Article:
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Mr. Paul Goodman: To ask the Secretary of State for Communities and Local Government how many staff the Improvement and Development Agency employs; how many staff work on cohesion, integration and migration issues; and what the cost of employing staff working on cohesion, integration and migration issues is expected to be in (a) 2008-09 and (b) each of the subsequent two years. 
Mr. Khan: The Department does not hold information on the number of staff at the Improvement and Development Agency employs as it is owned by the Local Government Association which is a voluntary body organisation acting on behalf of its members, not a government funded organisation.
Mr. Iain Wright: The revision to Planning Policy Statement 4, Sustainable Economic Development, is currently in draft, and was consulted on in 2008. The Government are currently considering the responses to the consultation. A summary of consultation responses was published on 8 August, 2008. When issued in its final form the statement will have the status of national planning policy.
Mr. Garnier: To ask the Secretary of State for Communities and Local Government how many former prisoners are employed by her Department; and what her Department's policy is on employing former prisoners. 
Mr. Khan: All new recruits to Communities and Local Government are required to complete a Criminal Record Declaration Form which is then kept on their personal file. The Department does not keep a central record of former prisoners.
David Wright: To ask the Secretary of State for Communities and Local Government (1) what guidance her Department has provided to local authorities on the production of health impact assessments relating to opencast coal mining planning applications; 
Mr. Iain Wright: Environmental impact assessments for opencast coal mining proposals should identify all the likely significant impacts associated with the development and how they will be controlled or be subject to mitigation. These impacts will include those which may have a direct effect on people, including impacts on health.
Government planning policy on controlling and mitigating the environmental effects of minerals extraction is set out in Minerals Policy Statement 2 (MPS2) and its associated annexes on dust and noise. MPS2 clearly states that where effective mitigation of unacceptable impacts through planning conditions or obligations is not possible, planning permission for a development should be refused.
Information on the number of planning applications for opencast coal mining with Environmental Impact Assessments (including those covering impacts on health) is not held centrally and could be obtained only at disproportionate cost.
David Wright: To ask the Secretary of State for Communities and Local Government how many opencast coal mining planning applications have been decided (a) by local authorities and (b) following call-ins during the last 10 years.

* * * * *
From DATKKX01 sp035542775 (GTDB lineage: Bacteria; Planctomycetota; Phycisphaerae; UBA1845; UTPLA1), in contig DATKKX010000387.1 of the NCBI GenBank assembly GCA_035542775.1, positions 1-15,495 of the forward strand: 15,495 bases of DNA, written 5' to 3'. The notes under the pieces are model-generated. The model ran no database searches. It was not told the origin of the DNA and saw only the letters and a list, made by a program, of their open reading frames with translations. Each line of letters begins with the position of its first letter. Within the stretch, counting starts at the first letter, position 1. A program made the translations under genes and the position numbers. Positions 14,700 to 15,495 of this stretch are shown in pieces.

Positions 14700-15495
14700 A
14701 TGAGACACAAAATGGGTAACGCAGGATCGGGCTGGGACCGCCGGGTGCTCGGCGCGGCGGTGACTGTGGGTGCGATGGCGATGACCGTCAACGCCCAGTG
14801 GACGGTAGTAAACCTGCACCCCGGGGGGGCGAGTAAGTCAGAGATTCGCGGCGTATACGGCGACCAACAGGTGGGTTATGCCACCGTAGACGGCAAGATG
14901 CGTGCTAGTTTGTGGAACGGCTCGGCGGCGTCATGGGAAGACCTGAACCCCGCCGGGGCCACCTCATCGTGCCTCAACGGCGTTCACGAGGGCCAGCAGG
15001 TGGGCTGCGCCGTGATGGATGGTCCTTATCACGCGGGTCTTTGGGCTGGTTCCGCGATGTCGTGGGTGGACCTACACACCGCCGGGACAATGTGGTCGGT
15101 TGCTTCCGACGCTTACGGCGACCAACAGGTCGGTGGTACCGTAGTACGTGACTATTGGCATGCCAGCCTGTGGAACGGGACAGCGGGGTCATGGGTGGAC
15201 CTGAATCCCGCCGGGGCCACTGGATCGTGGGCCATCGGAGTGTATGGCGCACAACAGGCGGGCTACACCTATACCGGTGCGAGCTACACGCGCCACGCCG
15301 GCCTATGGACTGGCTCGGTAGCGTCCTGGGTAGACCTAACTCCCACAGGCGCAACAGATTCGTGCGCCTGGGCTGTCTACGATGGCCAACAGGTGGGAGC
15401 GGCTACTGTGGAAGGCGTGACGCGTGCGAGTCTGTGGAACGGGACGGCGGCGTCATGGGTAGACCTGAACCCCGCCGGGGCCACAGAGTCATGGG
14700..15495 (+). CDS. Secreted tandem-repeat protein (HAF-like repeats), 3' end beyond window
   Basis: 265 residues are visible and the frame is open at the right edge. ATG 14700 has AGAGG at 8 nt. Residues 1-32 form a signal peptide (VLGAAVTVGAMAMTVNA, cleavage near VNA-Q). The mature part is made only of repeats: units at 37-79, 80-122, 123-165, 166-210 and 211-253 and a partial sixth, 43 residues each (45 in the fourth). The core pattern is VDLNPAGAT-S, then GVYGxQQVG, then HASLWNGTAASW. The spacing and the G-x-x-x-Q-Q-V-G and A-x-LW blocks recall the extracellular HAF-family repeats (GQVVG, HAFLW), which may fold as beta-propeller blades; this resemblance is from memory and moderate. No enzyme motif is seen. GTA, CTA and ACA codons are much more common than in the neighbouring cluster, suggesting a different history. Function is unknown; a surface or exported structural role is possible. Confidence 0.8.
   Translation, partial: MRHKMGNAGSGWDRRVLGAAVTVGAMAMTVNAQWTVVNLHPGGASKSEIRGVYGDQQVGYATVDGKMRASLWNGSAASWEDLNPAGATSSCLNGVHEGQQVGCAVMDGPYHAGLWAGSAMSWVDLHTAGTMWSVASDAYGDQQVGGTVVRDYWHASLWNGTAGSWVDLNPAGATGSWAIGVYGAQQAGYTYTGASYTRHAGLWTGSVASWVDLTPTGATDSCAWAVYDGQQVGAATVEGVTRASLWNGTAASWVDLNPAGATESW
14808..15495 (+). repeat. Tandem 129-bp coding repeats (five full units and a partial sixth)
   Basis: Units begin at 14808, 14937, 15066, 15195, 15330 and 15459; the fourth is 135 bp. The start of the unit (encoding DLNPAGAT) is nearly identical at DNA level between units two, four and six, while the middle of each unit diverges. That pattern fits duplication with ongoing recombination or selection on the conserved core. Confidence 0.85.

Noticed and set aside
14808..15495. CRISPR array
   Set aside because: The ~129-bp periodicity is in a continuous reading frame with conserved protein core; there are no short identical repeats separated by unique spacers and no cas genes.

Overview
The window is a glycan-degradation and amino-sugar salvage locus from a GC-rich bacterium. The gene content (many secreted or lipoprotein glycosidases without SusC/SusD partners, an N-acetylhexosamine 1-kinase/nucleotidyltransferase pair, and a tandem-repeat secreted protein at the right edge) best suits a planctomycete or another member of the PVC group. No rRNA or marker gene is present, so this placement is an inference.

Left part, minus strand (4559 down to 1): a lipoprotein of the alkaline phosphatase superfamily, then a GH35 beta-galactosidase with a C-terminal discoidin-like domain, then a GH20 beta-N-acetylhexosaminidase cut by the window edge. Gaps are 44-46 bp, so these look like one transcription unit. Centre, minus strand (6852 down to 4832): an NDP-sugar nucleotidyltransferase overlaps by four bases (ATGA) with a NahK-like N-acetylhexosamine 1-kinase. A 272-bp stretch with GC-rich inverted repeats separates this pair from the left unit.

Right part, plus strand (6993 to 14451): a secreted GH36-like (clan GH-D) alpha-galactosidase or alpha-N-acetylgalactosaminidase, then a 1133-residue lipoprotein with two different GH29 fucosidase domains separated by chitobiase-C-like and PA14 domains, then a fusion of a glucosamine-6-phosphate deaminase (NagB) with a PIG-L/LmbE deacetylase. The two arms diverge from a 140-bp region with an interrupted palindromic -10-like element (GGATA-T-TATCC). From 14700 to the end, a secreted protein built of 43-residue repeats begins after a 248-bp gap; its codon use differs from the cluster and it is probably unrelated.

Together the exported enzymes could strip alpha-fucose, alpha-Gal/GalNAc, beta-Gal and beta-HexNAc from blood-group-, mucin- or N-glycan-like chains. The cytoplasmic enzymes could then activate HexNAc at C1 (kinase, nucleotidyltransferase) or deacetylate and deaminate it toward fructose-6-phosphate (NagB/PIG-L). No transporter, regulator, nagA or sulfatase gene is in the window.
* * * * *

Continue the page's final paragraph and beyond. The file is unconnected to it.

Only one opencast coal application has been decided in the last 10 years following call-in of the planning application by the Secretary of State. This was the Cutacre opencast coal site, between Over Hulton and Lower Hulton in Wigan Metropolitan borough council. This was decided in July 2001.
Mr. Iain Wright: Ordnance Surveys net assets as set out in its 2007-08 annual report and accounts were approximately £82 million. Estimates of the market value of individual Government-owned businesses, including the Ordnance Survey, are commercially sensitive. Their publication could prejudice the delivery of best value for money to the taxpayer in the management of its assets.
To ask the Secretary of State for Communities and Local Government with reference to the Answer to my hon. Friend the Member for Welwyn Hatfield (Grant Shapps) of 19 November 2008, Official Report, column 514W, onValuation Office: databases, if she will place in the Library a copy of the specification
and plans used by Ordnance Survey to align the databases. 
Mr. Iain Wright: There is no published specification or plan for the database alignment work being undertaken by Ordnance Survey, as this work involves a process of continuous improvement, based upon an evolving specification. This has been continuously developed as the project has progressed. The result is a pattern of work-flow based upon the outputs of an address matching software engine and manual editing.
To ensure better cross-Government standardisation of address data, and to support the principles of the Digital National Framework (DNF), this cross reference table (X-ref) is available free of charge to any organisation, whether they are an Ordnance Survey customer or not.
Robert Neill: To ask the Secretary of State for Communities and Local Government with reference to the answer to my hon. Friend the Member for Welwyn Hatfield (Grant Shapps) of 19 November 2008, Official Report, column 514W, on Valuation Office: databases, what the estimated cost to Ordnance Survey of the database alignment exercise is.